On changing techology and shifting bills
We’ve been looking around the house for ways to cut expenses and trim our debt a bit, because, well, what better time to do it than when things are going well? One of the first things that caught our attention (after the credit cards — which are where we’re trying to cut debt in the first place) was the utilities conundrum.
My folks, when I was growing up, only had a few utilities to worry about: electricity, oil (if you can call it a utility), and the telephone. The electricity ran the house appliances and the well pump. The oil powered the heater. And the telephone was how we connected with the outside world, with local, regional, and long distance calling. (My folks had a huge antenna on the roof for television, because the cable company wouldn’t run a cable down the street to our house.) We could lose a lot of things, but those three (along with the roof over our heads) were permanant items on the budget sheet. So if you wanted to cut your utility bills, you had to use less electricity, lower the thermostat, and stay off the phone. Well, you might take advantage of a new long distance deal, but outside of that, you were locked in.
Now, things are a lot more complex. We have electricity, a home telephone, cell phones, cable TV, internet access, and the condo association fee. The electricity runs our appliances and the heater. We have a local phone with Verizon that’s got regional calling and long distance. We’ve got cell phones with national coverage and no long distance fees. We’ve got cable internet for fast Internet access, and we’ve got cable TV for television, and we’ve got the condo fee for the water and sewer and trash. That’s a lot of fees.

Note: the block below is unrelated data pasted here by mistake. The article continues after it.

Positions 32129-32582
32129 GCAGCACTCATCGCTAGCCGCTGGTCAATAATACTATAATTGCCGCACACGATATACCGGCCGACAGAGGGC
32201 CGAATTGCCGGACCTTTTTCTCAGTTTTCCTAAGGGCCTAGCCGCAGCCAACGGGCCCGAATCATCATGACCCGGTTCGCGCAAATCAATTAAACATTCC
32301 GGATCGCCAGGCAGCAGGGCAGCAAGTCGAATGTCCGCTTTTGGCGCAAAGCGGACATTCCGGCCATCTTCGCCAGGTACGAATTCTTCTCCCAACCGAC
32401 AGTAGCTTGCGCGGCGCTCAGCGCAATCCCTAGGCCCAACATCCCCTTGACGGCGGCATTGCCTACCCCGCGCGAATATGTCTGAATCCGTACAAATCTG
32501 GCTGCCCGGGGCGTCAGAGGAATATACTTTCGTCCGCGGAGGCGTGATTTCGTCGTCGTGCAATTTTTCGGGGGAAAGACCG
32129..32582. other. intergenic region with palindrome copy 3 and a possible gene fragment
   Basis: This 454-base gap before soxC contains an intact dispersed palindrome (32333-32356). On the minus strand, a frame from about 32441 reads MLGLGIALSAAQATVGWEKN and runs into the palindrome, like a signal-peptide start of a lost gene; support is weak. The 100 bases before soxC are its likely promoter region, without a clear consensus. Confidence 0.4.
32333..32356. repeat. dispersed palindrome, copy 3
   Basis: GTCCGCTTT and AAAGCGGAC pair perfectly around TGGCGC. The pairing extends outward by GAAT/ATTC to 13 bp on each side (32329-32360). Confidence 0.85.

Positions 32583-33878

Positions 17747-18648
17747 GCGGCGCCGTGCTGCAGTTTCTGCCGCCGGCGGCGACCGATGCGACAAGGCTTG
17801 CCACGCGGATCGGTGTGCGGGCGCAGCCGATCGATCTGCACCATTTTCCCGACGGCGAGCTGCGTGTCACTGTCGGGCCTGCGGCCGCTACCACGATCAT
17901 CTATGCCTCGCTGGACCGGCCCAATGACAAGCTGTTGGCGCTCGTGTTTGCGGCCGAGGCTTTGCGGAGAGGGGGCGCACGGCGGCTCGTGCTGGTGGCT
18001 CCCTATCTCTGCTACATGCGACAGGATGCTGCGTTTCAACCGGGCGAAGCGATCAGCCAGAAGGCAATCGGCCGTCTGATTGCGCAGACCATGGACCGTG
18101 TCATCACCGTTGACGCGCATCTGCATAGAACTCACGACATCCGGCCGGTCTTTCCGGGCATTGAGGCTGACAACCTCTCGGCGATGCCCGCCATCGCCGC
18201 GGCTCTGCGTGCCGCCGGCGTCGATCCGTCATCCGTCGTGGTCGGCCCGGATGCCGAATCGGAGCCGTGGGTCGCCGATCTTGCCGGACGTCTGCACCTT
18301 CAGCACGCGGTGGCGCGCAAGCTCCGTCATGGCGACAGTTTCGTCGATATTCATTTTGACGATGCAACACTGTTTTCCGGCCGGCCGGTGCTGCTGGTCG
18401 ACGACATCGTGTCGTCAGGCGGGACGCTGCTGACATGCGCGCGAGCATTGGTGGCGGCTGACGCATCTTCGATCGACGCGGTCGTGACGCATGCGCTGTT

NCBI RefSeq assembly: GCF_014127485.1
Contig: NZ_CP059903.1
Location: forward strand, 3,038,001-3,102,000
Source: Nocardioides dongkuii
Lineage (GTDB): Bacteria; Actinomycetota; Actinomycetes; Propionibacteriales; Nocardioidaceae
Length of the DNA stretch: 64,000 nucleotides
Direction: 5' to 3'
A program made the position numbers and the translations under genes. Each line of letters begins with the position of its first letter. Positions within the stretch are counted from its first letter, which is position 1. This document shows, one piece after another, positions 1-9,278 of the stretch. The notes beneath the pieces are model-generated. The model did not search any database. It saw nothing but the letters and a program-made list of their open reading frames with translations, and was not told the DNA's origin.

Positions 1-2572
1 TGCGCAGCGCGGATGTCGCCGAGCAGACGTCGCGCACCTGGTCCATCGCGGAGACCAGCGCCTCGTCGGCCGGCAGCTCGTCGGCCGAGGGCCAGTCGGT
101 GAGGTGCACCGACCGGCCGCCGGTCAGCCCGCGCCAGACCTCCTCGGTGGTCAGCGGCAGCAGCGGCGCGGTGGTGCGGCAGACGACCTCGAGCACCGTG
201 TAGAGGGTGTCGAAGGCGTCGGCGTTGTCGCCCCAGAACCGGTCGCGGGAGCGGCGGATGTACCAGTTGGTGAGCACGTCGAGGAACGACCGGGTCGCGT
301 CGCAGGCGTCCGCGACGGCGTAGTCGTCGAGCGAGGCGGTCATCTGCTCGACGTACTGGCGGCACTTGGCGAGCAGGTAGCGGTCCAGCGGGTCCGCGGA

And really, in this day and age, there’s little we could give up. We literally can’t get a TV signal in the house without cable and the condo association won’t let us put an antenna on the roof. I could give up the Internet, but, well, I like all of you, and it’s hard to post a comic with no ‘net connection. We’ve got the most efficient electricity we can muster, we don’t control the condo fee, and that pretty much leaves us with the telephones.
Ah, the telephones. Our home phone rings about twice a week. It’s usually either my parents, or a doctor’s office when it’s someone we know. When it’s someone we don’t know, which happens 5 times as often as someone we know, then it’s a survey or (shudder) politicians.
We spend around $45 a month for the privilege of receiving surveys and political calls.
Why $45? Because between the monthly local package with three features, the monthly fee for regional toll, and the monthly fee for long distance, that’s as cheap as it gets. And when you add in the almost $100/month for the cell phones and the just over $100/month for the cable/internet, well, $45 is a damn lot of money for a phone full of people I generally don’t want to talk to.
So we’re actually seriously considering something that wasn’t even available when I was kid. We’re considering telling Ma Bell where to pack it. When 20 years ago you couldn’t even change local phone companies, now you can not only change companies, but shut your whole service through the phone company off and still have a local phone — either by getting phone service from the cable company, or just adding a line to the cell phones and leaving it in the livingroom all day.
The most interesting part is that, if you do it right, either of those options is much cheaper than the alternative. I knew that the communication industry had become cutthroat, the same way that I know that the mall sells clothing. I don’t price it very often, and I’m often amazed when I do.
Right now, I’m just amazed that the era of the home phone is about to disappear before our very eyes.